Remaking America: Public Memory, Commemoration, and Patriotism in the Twentieth Century / Edition 1

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Overview

In a compelling inquiry into public events ranging from the building of the Vietnam Veterans Memorial through ethnic community fairs to pioneer celebrations, John Bodnar explores the stories, ideas, and symbols behind American commemorations over the last century. Such forms of historical consciousness, he argues, do not necessarily preserve the past but rather address serious political matters in the present.

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Editorial Reviews

American Historical Review
Bodnar has made an insightful contribution to a lively area of contemporary cultural studies.... Anyone interested in the social meaning of public ceremonials will want to come to terms with this thoughtful book.
— Paul Boyer
The New York Times Book Review
Mr. Bodnar treats his highly controversial subject matter in a factual and evenhanded manner. And given the precariousness of nationality in recent times, interest in the subject of this important study is sure to increase.
— Ray Oldenburg
The New York Times Book Review - Ray Oldenburg
Mr. Bodnar treats his highly controversial subject matter in a factual and evenhanded manner. And given the precariousness of nationality in recent times, interest in the subject of this important study is sure to increase.
American Historical Review - Paul Boyer
Bodnar has made an insightful contribution to a lively area of contemporary cultural studies.... Anyone interested in the social meaning of public ceremonials will want to come to terms with this thoughtful book.
From the Publisher
"Mr. Bodnar treats his highly controversial subject matter in a factual and evenhanded manner. And given the precariousness of nationality in recent times, interest in the subject of this important study is sure to increase."—Ray Oldenburg, The New York Times Book Review

"Bodnar has made an insightful contribution to a lively area of contemporary cultural studies.... Anyone interested in the social meaning of public ceremonials will want to come to terms with this thoughtful book."—Paul Boyer, American Historical Review

"Bodnar is at his best in discussing varieties of public memory within ethnic groups, but the book also shines in its treatment of the post-World War II attempt to build a consensus in public memory and the rapid disintegration of that effort during the 1960s. A fine contribution to this emerging historical topic; for informed laypersons as well as specialists."—
Library Journal

Publishers Weekly - Publisher's Weekly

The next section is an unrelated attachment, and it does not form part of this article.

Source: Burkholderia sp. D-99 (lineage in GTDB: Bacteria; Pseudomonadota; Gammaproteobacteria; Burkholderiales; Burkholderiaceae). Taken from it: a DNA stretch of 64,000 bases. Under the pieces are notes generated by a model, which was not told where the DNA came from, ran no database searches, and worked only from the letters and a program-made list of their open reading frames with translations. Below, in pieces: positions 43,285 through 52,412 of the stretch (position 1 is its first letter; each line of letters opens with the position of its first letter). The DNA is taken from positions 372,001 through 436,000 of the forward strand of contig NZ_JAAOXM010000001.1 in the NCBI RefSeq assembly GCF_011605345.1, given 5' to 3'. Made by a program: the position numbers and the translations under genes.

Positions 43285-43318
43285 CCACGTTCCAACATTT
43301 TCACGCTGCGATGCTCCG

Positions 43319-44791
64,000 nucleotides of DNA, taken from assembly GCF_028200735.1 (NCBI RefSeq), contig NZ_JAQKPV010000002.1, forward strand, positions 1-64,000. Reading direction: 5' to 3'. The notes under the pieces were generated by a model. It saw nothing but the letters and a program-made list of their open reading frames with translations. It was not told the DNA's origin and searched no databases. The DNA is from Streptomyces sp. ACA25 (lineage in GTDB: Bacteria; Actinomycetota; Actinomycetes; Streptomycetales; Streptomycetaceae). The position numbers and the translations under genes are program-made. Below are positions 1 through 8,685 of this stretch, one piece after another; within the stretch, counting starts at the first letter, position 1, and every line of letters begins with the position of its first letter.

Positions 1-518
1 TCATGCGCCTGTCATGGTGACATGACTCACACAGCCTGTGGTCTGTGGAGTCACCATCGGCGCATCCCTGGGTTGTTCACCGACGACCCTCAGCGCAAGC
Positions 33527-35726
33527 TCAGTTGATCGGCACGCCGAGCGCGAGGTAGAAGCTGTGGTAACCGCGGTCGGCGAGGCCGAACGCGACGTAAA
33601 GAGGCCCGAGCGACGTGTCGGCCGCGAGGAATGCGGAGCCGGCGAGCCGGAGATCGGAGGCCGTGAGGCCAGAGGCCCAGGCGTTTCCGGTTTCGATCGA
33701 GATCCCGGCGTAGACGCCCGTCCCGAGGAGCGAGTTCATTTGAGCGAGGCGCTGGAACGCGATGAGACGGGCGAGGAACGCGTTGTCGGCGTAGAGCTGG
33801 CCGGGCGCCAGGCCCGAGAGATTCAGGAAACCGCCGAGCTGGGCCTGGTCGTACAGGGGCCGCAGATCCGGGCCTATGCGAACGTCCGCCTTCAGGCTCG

Ideally, public recognition of a national past would include society's diverse elements in commemorative activities. Or so asserts University of Indiana history professor Bodnar in this relevant, readable social history. But as he tells it, the rise of an American industrial and cultural elite during the 20th century was accompanied by consolidation of a nation-state, federally strengthened by the two world wars and by the Cold War. The author charges that the U.S. employs symbols of ``pride and patriotism'' with which it seeks to unite citizens and preserve the political interests of its dominant social and economic class. However, notes Bodner, official interpretation of the past and present is now being challenged by racial, immigrant ethnic, regional and local interests, and by others seeking personal identification within the public memory. ``The present,'' the author concludes, ``is no longer seen as something that emerged neatly and purposefully from the past.'' Illustrations not seen by PW. Feb.
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Product Details

  • ISBN-13: 9780691034959
  • Publisher: Princeton University Press
  • Publication date: 12/27/1993
  • Edition description: Reprint
  • Edition number: 1
  • Pages: 318
  • Sales rank: 903,167
  • Product dimensions: 6.08 (w) x 9.17 (h) x 1.04 (d)

Table of Contents

List of Illustrations
Preface
Prologue: The Vietnam Veterans Memorial 3
Ch. 1 The Memory Debate: An Introduction 13
Ch. 2 Public Memory in Nineteenth-Century America: Background and Context 21
Ch. 3 The Construction of Ethnic Memory 41
Ch. 4 Commemoration in the City: Indianapolis and Cleveland 78
Ch. 5 Memory in the Midwest before World War II 113
Ch. 6 Memory in the Midwest after World War II 138
Ch. 7 The National Park Service and History 169
Ch. 8 Celebrating the Nation, 1961-1976 206
Conclusion: Subcultures and the Regime 245
Notes 255
A Note on Sources 285
Index 289
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